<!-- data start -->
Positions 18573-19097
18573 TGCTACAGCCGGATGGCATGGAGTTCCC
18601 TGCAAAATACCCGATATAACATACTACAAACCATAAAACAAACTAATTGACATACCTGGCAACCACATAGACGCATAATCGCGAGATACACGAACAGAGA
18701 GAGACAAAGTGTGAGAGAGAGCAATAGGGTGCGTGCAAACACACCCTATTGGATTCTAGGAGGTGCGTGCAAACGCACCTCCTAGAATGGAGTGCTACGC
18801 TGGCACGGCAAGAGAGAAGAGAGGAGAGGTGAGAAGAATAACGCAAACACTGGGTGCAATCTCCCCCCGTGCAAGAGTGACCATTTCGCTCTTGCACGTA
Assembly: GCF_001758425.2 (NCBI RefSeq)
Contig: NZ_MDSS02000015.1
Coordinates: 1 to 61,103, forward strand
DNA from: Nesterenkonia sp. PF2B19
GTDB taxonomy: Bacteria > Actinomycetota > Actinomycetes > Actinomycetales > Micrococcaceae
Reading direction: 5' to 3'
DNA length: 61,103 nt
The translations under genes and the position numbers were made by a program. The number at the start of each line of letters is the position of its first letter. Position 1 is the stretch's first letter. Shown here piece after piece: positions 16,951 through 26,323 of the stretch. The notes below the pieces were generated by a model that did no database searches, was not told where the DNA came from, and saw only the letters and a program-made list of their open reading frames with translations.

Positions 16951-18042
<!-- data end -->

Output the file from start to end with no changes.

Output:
Positions 18573-19097
18573 TGCTACAGCCGGATGGCATGGAGTTCCC
18601 TGCAAAATACCCGATATAACATACTACAAACCATAAAACAAACTAATTGACATACCTGGCAACCACATAGACGCATAATCGCGAGATACACGAACAGAGA
18701 GAGACAAAGTGTGAGAGAGAGCAATAGGGTGCGTGCAAACACACCCTATTGGATTCTAGGAGGTGCGTGCAAACGCACCTCCTAGAATGGAGTGCTACGC
18801 TGGCACGGCAAGAGAGAAGAGAGGAGAGGTGAGAAGAATAACGCAAACACTGGGTGCAATCTCCCCCCGTGCAAGAGTGACCATTTCGCTCTTGCACGTA
Assembly: GCF_001758425.2 (NCBI RefSeq)
Contig: NZ_MDSS02000015.1
Coordinates: 1 to 61,103, forward strand
DNA from: Nesterenkonia sp. PF2B19
GTDB taxonomy: Bacteria > Actinomycetota > Actinomycetes > Actinomycetales > Micrococcaceae
Reading direction: 5' to 3'
DNA length: 61,103 nt
The translations under genes and the position numbers were made by a program. The number at the start of each line of letters is the position of its first letter. Position 1 is the stretch's first letter. Shown here piece after piece: positions 16,951 through 26,323 of the stretch. The notes below the pieces were generated by a model that did no database searches, was not told where the DNA came from, and saw only the letters and a program-made list of their open reading frames with translations.

Positions 16951-18042